Standards Committee Process

The LCS emailed the report to members of the Standards Committee, 7 with an agenda note dated 6 June 2014, and a request that the Committee give urgent consideration to commencing an own-motion investigation, based on the findings in the report, and further information contained in spreadsheets provided by one of Mr BW's former co-directors in the firm, Mr KL.


Mr KL said the spreadsheets he had created represented data from the firm's trust account that showed a pattern of behaviour by Mr BW in connection with unauthorised trust account transactions over several years. He alleged Mr BW had mismanaged client and firm funds totalling over $300,000.

Own Motion Inquiry – s 130(c)

The Committee considered the report and spreadsheets, and decided to commence an own-motion inquiry pursuant to s 130(c) of the Act. 8


The LCS notified Mr BW of the Committee's own-motion investigation by email on 12 June 2014.


Mr KL provided further information on 27 June 2014, again in the form of spreadsheets which he says represent data from the firm's trust account, documenting transactions by Mr BW on various client files during the years ended 2009 to 2014.


LCS sent that further information on to Mr BW on 9 July 2014, with an indication that matters of concern to the Committee in the own-motion investigation included:

  • • Dishonest payments from the [ABC] trust account to entities which you have/had an association (as detailed in the schedules provided by [ABC] and the NZLS Inspectorate report);

  • • Diverting fees payable to [ABC] to entities with which you have/had an association (as detailed in the schedules provided by [ABC]); and

  • • Unauthorised borrowing from clients (as detailed in the schedules provided by [ABC]).


Mr BW was invited to cooperate in the investigation, and to correspond with the Committee in writing.


Mr BW wrote to the Committee on 22 July 2014, noting the matters of concern raised and saying:

I admit the dishonest payments, the diversion of fees and the unauthorised borrowings, but I do clarify those borrowings in Paragraphs 4 and 5 below

The borrowings from [various individuals, trusts and companies]… have been repaid…

Though not strictly done by the rules, this borrowing was “authorised” with the clients and I have been paying interest monthly for some years. I continued to act for [client] in 2012/13.

All other items in the spreadsheet of 27 June 2014 are diverted fees, not loans…

In respect of any borrowings in the two spreadsheets, such clients have been repaid without loss…

The bulk of others would be diverted fees where the aggrieved party is [ABC]/NP/KL.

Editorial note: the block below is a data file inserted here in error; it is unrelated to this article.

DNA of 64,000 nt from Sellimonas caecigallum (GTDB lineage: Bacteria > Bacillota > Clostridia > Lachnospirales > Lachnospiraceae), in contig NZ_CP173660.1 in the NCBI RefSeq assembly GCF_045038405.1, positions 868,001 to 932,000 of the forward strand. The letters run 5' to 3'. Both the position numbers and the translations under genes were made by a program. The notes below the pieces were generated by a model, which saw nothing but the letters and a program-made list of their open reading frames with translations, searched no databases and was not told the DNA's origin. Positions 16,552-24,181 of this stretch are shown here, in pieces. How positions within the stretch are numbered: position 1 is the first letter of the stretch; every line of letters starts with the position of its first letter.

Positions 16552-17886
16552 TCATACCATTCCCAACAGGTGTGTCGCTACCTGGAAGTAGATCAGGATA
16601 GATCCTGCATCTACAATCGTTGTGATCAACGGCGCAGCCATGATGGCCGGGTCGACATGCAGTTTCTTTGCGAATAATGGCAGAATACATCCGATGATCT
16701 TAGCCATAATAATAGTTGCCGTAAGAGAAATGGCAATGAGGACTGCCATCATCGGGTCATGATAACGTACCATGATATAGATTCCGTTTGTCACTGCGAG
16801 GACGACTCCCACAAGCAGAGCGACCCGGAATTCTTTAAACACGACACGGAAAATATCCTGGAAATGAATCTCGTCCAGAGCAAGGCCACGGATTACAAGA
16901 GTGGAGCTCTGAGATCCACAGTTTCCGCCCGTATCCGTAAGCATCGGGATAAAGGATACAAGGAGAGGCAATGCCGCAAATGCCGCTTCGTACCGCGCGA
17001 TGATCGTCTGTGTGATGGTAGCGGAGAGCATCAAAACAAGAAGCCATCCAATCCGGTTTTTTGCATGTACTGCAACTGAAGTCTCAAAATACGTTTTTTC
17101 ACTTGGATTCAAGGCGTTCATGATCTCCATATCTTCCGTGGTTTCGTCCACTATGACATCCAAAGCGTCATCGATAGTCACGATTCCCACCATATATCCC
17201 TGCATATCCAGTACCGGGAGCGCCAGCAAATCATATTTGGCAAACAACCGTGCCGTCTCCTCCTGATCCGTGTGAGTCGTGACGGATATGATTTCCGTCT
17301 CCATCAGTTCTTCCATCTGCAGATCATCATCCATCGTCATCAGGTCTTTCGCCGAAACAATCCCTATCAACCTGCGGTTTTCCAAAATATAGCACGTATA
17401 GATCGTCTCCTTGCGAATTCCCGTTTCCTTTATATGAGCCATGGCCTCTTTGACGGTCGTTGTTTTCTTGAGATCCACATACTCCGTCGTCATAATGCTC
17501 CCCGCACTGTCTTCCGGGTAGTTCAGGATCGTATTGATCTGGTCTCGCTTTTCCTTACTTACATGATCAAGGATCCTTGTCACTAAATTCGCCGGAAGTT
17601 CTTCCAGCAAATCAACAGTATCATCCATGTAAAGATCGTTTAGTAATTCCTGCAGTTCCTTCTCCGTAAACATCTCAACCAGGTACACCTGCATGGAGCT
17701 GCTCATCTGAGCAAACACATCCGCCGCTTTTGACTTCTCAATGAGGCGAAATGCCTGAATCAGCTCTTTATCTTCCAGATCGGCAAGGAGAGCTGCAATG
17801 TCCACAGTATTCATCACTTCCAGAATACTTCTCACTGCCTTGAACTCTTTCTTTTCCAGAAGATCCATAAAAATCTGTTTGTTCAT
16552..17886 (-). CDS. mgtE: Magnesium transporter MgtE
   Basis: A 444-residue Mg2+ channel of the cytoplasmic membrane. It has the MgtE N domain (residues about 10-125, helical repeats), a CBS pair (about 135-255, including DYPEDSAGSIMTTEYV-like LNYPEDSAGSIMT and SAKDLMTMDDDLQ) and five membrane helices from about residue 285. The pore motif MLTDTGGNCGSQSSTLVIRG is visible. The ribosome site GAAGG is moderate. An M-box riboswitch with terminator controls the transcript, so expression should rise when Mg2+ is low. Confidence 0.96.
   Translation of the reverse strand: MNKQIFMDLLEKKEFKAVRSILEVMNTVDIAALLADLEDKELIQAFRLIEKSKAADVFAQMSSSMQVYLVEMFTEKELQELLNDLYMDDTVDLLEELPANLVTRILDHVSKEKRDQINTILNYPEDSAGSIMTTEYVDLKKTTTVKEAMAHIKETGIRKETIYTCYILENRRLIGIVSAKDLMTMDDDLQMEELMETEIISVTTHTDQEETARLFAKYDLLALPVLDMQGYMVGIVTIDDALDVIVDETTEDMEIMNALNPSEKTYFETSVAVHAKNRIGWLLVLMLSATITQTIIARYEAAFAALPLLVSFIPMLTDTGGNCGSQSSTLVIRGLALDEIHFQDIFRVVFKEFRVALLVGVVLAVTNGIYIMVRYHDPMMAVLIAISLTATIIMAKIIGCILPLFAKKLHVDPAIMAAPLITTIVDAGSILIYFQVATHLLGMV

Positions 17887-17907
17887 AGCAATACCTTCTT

I have indicated to NP and KL that once I am out of bankruptcy I will consider paying them back for some or all of the diverted fees.

Those small amounts highlighted as loans in Mr KL's spreadsheet of 19 June 2014 would indicate that the clients would not be paying a fee in the clearance of the loans, as stated by Mr KL in his spreadsheet. Such amounts would therefore be potential diverted fees…


Mr BW then summarised his personal and professional history, and referred to continuing improprieties in his professional conduct since late 2008/early 2009. He said he did not seek to excuse what he describes as his misconduct, but sought to explain the background, including his personal circumstances and health issues. He refers to declined indemnity insurance claims, judgments against him, threatened and actual bankruptcy with a declaration being made on 20 December 2012. He expressed the view that responsibility for claims made against him should have been borne by all three partners, not just him, although he also says that once out of bankruptcy he hopes to repay some or all of the diverted fees back to his co-directors, and finally that:

As regards the unauthorised borrowings, [t]hat should not have occurred given my years of practice and also given my years as trust account supervisor. Nevertheless all such borrowings (Paragraphs 4 and 5 above) have been repaid to those clients, without loss.


The Committee considered the matter on 19 August 2014, and issued a notice of hearing dated 28 August 2014, sending copies to Mr BW and Mr KL offering both the opportunity to make submissions to the Committee. The notice of hearing referred to the three areas of concernidentified to Mr BW on 9 July 2014, with the second point modified to reflect what the Committee described as the misappropriation of fees payable to thefirm by diversion to entities related to him. The notice of hearing referred to the possibility that the Committee may determine the matter by a referral to the Tribunal, or make orders under s 156 of the...